How to write memoir

The Right Way To Write A Memoir

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To many people, memoirs seem easy. After all, they’re chronicles of what really happened. Without the need to invent or even really organize, what’s left for an author to do?

The answer, of course, is ‘a lot’. Where fiction is malleable, fact is often rigid and difficult to shape into a palatable form. Memoir writers have to take a mountain of information and make something consumable and entertaining out of it. Real life is messy, and it needs a lot of tidying before it takes the form of a memoir.

On top of this, memoir writers have extra concerns. It’s easy to fall into a variety of traps; things that seem like they wouldn’t apply to memoir writers, or that apply to memoir writers in a way so unique they’re seldom discussed.

In this article, I’ll be exploring seven such issues; basic concerns that every memoir writer should have considered and made conscious choices about. The good news is that they aren’t just potential pitfalls, but things that can guide your writing and help make your memoir as well-written as possible.

The first of these issues is one of the most important, and yet something that’s often forgotten.

State your intent

What do you expect your memoir to do? Do you want readers to be entertained or understand you better, or is your focus on your experience of the writing process?

Making this decision, and expressing it as a statement, is an early and essential element of forming a relationship with your reader. There are a lot of different types of memoir. Compare A Child Called ‘It’, a terrible story of child abuse and the life that follows, with Dolly: My Life and Other Unfinished Business, the life story of Dolly Parton. You can see that ‘memoir’ is not enough of an explanation of what to expect.

Humans can’t remain neutral for very long. We need a ‘stance’, even if it’s one we quickly abandon, and so stating what you hope to do with your memoir helps the reader take a relevant stance rather than choosing one you aren’t prepared for.

In Clothes, clothes, clothes. Music, music, music. Boys, boys, boys. author Viv Albertine states frankly but honestly in her introduction that she wants to make money from telling her story, and ‘hopefully you’ll have a bit of a laugh and learn a few things too.’

This is an important statement because writing a memoir seems counter to Albertine’s punk icon status; by addressing her commercial desires, but also honestly stating that she hopes for the reader’s interest, she dismisses any notion that she is a hypocrite and instead seems charming and open.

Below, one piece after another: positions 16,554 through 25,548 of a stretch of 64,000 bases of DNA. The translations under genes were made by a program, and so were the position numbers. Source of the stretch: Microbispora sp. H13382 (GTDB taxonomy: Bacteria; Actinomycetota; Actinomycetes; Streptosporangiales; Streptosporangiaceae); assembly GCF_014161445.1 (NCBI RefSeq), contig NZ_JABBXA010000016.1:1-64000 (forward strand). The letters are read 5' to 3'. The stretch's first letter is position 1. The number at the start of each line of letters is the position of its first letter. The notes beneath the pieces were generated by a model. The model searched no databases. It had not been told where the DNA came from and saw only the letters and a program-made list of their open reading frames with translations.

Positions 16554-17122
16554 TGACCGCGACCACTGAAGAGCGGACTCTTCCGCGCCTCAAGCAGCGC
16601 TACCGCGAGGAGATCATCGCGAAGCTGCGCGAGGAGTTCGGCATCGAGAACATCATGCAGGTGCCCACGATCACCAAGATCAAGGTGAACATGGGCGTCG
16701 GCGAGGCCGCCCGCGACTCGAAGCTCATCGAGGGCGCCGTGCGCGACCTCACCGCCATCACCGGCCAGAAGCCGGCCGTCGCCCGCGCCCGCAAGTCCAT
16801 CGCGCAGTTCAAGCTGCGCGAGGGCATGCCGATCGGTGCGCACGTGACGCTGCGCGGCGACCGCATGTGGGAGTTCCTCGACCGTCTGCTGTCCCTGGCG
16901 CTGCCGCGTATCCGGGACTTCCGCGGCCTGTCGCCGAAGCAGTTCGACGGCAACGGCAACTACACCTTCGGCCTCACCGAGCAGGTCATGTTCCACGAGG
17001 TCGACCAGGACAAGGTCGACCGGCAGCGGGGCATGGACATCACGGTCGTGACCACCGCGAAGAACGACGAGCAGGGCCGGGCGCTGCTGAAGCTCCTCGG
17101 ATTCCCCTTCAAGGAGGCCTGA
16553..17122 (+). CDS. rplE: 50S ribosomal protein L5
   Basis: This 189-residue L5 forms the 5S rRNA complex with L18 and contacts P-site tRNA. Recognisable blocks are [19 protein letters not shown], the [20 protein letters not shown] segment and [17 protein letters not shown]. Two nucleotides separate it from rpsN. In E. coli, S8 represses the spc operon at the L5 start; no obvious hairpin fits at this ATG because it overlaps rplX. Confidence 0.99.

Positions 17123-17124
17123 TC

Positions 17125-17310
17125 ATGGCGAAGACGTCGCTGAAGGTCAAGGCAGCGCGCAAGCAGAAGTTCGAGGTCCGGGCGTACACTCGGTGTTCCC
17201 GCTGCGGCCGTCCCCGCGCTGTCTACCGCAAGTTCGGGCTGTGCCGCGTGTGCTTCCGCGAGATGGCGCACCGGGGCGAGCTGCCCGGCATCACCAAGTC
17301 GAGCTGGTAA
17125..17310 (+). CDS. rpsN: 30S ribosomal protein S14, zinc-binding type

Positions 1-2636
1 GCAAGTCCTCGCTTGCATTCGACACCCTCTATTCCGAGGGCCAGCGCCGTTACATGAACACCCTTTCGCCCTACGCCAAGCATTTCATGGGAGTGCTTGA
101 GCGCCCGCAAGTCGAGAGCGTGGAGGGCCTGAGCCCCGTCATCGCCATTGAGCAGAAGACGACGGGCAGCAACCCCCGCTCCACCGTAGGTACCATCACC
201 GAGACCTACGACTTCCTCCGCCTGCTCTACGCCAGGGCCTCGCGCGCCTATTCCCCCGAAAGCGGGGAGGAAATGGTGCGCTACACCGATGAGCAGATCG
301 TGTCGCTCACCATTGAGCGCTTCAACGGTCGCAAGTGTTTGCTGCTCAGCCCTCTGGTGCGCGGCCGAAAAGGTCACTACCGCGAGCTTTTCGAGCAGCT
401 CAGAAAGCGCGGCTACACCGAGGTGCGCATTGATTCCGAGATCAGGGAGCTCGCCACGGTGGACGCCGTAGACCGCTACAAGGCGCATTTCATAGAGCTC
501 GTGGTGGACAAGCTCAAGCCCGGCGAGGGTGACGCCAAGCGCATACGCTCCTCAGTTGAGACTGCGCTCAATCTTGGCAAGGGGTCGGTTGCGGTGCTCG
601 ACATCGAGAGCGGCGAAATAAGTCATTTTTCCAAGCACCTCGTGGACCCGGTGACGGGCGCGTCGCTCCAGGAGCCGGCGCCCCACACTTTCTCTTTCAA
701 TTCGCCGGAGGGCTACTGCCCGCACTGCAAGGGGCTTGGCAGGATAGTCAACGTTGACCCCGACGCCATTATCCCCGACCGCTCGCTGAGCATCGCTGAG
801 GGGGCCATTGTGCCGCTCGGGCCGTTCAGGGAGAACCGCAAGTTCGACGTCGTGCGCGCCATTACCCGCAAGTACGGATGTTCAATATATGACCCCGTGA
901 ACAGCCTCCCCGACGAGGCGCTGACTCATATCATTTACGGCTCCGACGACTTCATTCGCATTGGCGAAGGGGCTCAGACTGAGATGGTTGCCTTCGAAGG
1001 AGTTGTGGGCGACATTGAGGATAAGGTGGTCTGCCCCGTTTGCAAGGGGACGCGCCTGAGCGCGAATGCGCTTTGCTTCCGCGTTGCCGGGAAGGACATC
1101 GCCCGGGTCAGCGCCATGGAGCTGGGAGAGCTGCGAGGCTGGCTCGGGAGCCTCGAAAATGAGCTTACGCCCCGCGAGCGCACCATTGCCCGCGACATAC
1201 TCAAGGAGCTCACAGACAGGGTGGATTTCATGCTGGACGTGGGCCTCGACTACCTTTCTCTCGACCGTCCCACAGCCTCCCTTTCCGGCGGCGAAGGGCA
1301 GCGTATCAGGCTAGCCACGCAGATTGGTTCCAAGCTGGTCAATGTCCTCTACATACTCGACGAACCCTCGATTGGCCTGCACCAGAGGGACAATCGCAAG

To state your intent you first need to know your intent, and this is vital for writing a good memoir. It establishes what your book is ‘about’, beyond yourself, and it will be helpful all the way through to be able to ask ‘does this serve my original intent?’ It will also be essential for setting boundaries.

Set boundaries

What are you happy to talk about? Who are you happy to talk about? And, most importantly, where is the line? Surprisingly, setting boundaries is often much more important than what your boundaries actually are.

Readers hate to feel ‘cheated’; if they expect you to discuss something in detail, or to use real names, then they’ll feel betrayed when you don’t. You can head this off by making it clear how far you’re willing to go. Explain your stance on your own privacy, and the privacy of others, and stick to it.

Set early boundaries in your memoir and your reader will accept them. Click To Tweet

There may be people who won’t read your work if they don’t like your boundaries, but they are relatively few and are asking for something you’re not happy to give. Far more numerous, and more irritated, will be the people who take offence if you appear to renege on the promise of your book.

Setting boundaries is done most easily through direct statement – ‘I am comfortable with A, B, but not C, because…’ – or early example. If you don’t want to just say what you’ll do, and what you won’t, then it can be helpful to demonstrate your boundaries within the first quarter of your book.

Michael Palin’s The Python Years: Diaries 1969-1979 is not particularly emotional, but this is shown early on. In later chapters the lack of outright emotional reaction to his father’s disability could feel like a glaring absence – something that the reader wants to understand but is not allowed to see – if not for smaller instances earlier on where Palin gives short, perfunctory explanations of what he’s feeling.

Don’t say anything that isn’t true

This is obvious advice, but some authors don’t understand that it should be followed out of respect for the readers rather than the subjects of the memoir. This doesn’t just mean ‘don’t lie’, it means ‘don’t present opinion as fact’. Don’t put words into other people’s mouths, or directly state their intentions or beliefs from your own point of view.

You are your readers’ only guide, and your opinions are therefore presented as the only opinions available to them. No-one expects impartiality, but they do expect a form of integrity that often means you have to present the other side to your own arguments. Refuse to do so and the reader will fill this void, forming their own counter-argument against you while resenting your attempt to steer them.

This doesn’t have to be restrictive. In her memoir, Albertine describes a situation where she felt unsafe with a man, and believed that if she tried to run he might attack her. In the end, a third party accidentally intervenes, and so Albertine and her readers never find out the man’s intentions. It would be easy for Albertine to paint the man as an objective threat, to describe hypothetical motives to the reader as fact, but instead she focuses on her own fears and perceptions. The reader understands Albertine’s situation and reaction completely, they may also agree that the man’s behavior seems predatory, but crucially they do so of their own volition.

Readers want your opinions, but they don’t want them presented as fact. Click To Tweet